Smart phones, laptops, tablets, desktop computers—these digital devices have become so much a part of our home and work environments that any form of communication other than electronic texts, emails, videos, social media sharing (phone calls? hand-written notes? snail mail anyone?) are considered far too slow and just plain old-fashioned.
So what happens if you can’t use your hands to type? Or suffer a stroke, sustain a brain injury or have some other form of cognitive or physical impairment that severely limits your ability to use electronic devices that are now at the center of our techno-fueled universe?
Fortunately, even as technological advances in size, speed and applications of computing have fostered an over-reliance on digital devices, technology also provides some remarkable ways for people with disabilities to stay connected with the world. Voice recognition devices, dictation software and a host of other high and low tech adaptive tools can make the difference between remaining independent and having to rely on others for even the simplest tasks.
Assistive Technology Options in Massachusetts
So, how do you know where to start, if you or a loved one is in need of assistive technology? Here in the Commonwealth, the Massachusetts Rehabilitation Commission (MRC) contracts with three organizations to provide Assistive Technology (AT) assessments, purchase and set-up of equipment, training and follow-up: Easter Seals Massachusetts, United Cerebral Palsy of Berkshire County, and UMass-Dartmouth Center for Rehabilitation Engineering.
Who is eligible? Any Massachusetts resident
- who has a severe physical or mental impairment that substantially limits their ability to function independently at home or in their community;
- for whom AT services and training will improve their ability to function, continue to function or move toward functioning independently in family and community.
Easter Seals Massachusetts provides AT services in its Boston and Worcester offices, including a bundle of free services and low cost loans that can help you determine best options and even sample tools before committing to purchase. Offerings include:
Assistive Technology On-Demand
Free, curated kits of essential assistive technology for people in Massachusetts who have acute, urgent needs for assistive devices to help regain independence and communicate while hospitalized or recovering. Supported by a grant from Comcast NBC Universal.
Assistive Technology at Work
AT assessments and training that help job-seekers gain equal access to the work environment, increase career opportunities and maximize ability to perform essential skills. Examples include assistive computer devices, communication devices, adaptive software, environmental controls, amplification accessories, time management aids, vision aids, and workstation modifications.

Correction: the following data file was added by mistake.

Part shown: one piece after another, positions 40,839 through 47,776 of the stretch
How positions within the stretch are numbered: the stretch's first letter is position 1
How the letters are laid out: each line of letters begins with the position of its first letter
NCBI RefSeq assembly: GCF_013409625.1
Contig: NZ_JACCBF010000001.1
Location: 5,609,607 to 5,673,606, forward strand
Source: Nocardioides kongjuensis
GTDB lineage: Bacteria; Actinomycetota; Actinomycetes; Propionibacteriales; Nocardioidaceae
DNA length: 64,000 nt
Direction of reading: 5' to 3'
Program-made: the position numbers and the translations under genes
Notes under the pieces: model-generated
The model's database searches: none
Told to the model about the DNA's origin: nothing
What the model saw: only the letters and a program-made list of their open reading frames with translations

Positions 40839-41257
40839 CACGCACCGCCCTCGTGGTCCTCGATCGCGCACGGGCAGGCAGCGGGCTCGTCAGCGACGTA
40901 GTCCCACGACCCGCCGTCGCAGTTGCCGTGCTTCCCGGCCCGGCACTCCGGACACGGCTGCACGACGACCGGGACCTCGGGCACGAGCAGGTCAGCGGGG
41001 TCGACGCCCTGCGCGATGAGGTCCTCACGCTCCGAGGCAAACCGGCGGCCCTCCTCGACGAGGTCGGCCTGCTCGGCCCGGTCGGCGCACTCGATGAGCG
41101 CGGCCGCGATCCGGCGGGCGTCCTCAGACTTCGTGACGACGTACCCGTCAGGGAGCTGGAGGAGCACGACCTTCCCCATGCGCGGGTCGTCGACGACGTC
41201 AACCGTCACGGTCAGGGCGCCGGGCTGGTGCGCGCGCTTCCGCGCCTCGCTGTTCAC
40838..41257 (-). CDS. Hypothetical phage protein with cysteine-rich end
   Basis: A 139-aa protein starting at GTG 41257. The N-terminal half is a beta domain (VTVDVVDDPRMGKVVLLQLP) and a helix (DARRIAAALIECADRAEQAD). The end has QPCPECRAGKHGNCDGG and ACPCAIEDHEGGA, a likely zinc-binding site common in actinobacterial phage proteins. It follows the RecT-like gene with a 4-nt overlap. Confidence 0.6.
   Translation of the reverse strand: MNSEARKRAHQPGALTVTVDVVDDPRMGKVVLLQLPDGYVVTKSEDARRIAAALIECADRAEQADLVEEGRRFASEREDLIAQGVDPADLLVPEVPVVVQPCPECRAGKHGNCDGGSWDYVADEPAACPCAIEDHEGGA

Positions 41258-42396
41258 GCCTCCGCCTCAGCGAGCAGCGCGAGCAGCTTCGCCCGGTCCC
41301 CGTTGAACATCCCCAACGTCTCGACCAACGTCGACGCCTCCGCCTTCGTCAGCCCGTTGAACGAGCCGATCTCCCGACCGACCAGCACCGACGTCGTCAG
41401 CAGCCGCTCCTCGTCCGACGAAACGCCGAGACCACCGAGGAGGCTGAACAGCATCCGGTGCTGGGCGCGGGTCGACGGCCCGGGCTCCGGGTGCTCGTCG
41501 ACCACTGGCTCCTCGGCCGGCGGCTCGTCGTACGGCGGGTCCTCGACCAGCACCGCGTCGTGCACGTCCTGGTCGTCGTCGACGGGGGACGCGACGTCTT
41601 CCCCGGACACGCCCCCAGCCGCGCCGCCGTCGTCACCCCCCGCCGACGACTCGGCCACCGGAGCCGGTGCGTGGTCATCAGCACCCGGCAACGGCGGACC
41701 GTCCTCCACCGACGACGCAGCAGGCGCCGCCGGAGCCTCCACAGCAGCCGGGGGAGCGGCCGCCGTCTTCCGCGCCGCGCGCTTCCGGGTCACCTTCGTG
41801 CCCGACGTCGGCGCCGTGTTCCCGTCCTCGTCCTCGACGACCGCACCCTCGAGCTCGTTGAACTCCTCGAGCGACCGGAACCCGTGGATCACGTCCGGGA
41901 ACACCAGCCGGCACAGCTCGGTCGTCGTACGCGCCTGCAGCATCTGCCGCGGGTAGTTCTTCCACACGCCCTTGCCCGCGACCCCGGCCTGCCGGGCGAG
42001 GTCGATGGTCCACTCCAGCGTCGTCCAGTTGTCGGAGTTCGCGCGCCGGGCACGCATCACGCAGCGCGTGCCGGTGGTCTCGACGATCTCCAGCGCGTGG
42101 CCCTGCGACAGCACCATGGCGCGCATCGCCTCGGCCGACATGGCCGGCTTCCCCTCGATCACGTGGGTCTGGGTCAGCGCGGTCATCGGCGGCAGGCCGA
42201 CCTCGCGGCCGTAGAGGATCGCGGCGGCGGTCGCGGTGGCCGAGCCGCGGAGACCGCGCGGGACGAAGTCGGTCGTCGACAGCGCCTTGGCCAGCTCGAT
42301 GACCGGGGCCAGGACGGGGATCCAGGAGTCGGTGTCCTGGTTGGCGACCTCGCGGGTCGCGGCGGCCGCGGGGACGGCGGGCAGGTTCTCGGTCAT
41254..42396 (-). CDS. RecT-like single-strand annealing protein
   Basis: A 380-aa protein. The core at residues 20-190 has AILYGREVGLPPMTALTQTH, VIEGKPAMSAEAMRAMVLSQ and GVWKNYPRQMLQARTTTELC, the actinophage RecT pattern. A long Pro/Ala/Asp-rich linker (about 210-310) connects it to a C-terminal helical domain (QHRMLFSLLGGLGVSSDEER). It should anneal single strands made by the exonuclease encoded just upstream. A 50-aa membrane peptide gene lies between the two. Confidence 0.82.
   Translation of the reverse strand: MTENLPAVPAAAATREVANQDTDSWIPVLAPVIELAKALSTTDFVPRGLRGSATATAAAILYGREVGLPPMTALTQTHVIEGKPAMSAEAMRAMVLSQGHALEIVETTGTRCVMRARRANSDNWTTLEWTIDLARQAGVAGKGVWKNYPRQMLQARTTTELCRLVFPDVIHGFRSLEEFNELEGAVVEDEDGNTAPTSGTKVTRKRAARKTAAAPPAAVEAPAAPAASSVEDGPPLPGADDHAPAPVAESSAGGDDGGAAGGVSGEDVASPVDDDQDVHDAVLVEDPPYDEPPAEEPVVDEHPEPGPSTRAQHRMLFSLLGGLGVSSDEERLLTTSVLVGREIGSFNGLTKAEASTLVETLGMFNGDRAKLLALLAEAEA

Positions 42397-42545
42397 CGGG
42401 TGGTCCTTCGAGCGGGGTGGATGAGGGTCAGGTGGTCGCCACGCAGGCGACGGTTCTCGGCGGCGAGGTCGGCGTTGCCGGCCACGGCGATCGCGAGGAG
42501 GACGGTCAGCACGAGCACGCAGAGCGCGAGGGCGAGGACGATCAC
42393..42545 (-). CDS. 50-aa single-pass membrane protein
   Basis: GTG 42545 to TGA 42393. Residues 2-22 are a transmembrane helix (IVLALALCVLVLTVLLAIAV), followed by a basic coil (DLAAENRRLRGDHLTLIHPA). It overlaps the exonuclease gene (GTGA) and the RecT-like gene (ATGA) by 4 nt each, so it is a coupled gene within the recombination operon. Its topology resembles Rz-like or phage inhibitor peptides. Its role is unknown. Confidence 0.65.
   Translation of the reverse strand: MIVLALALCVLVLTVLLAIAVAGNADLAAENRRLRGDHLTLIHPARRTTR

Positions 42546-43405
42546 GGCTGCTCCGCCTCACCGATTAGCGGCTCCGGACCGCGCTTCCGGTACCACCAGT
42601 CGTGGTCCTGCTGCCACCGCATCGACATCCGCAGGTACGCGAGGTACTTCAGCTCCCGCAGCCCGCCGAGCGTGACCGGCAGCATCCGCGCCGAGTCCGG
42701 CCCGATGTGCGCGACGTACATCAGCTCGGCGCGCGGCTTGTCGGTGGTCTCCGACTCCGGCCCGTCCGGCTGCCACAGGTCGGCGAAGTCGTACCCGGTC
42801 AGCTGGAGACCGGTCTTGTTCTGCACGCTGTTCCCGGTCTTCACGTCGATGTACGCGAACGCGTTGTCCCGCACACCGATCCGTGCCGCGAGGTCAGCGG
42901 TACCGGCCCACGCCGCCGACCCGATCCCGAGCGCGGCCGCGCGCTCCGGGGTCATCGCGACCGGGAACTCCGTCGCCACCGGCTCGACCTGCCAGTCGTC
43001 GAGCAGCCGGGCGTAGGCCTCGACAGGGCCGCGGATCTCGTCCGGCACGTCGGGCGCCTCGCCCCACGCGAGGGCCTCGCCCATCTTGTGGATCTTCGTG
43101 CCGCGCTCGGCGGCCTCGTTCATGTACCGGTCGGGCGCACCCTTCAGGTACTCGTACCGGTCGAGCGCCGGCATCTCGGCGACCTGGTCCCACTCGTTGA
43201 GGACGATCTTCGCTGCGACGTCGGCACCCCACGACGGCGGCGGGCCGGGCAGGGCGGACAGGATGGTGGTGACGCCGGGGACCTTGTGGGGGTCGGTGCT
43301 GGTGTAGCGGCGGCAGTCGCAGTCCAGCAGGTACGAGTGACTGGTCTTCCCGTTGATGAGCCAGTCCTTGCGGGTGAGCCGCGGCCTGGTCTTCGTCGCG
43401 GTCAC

Assistive Technology at Home
AT for the home or community setting to improve the ability of individuals with significant disabilities to live independently.
Assistive Technology at School
Consulting services and iPads, tablets, computers, dedicated speech generating devices, access equipment and low tech aids to help meet students’ curriculum and augmentative communication needs.
Augmentative Communication Services
Experts work with individuals with congenital or acquired disabilities who have difficulty using speech for communication.
Try Before You Buy
Easter Seals Massachusetts also operates three regional MassMATCH centers, as part of a state initiative to maximize access to AT. At these centers, you can learn more about available AT, try out or even borrow equipment to sample at home.
In addition, the Massachusetts Assistive Technology Loan Program, funded with state and federal resources, gives people with disabilities and their families access to low-interest cash loans to purchase needed AT devices. For more information and to locate your nearest MassMatch Center, visit mismatch.org.
To learn more about what AT services are available in your Massachusetts community, contact the Massachusetts Rehabilitation Commission: 617-204-3851 (voice); 617-204-3815 (TDD); 617-204-3877 (FAX); AT@MRC.state.ma.us.
President of Deborah Fins Associates, PC, since 1995, Deborah Liss Fins is a licensed independent clinical social worker and certified Aging Life Care™ manager. Drawing on more than 30 years of professional experience in aging life care management, DFA offers comprehensive assessments and planning, guidance in selecting appropriate care, help identifying resources for financial support and professional consulting. Please contact us to set up a complimentary initial telephone consultation.
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Image Credit: Carl Heyerdahl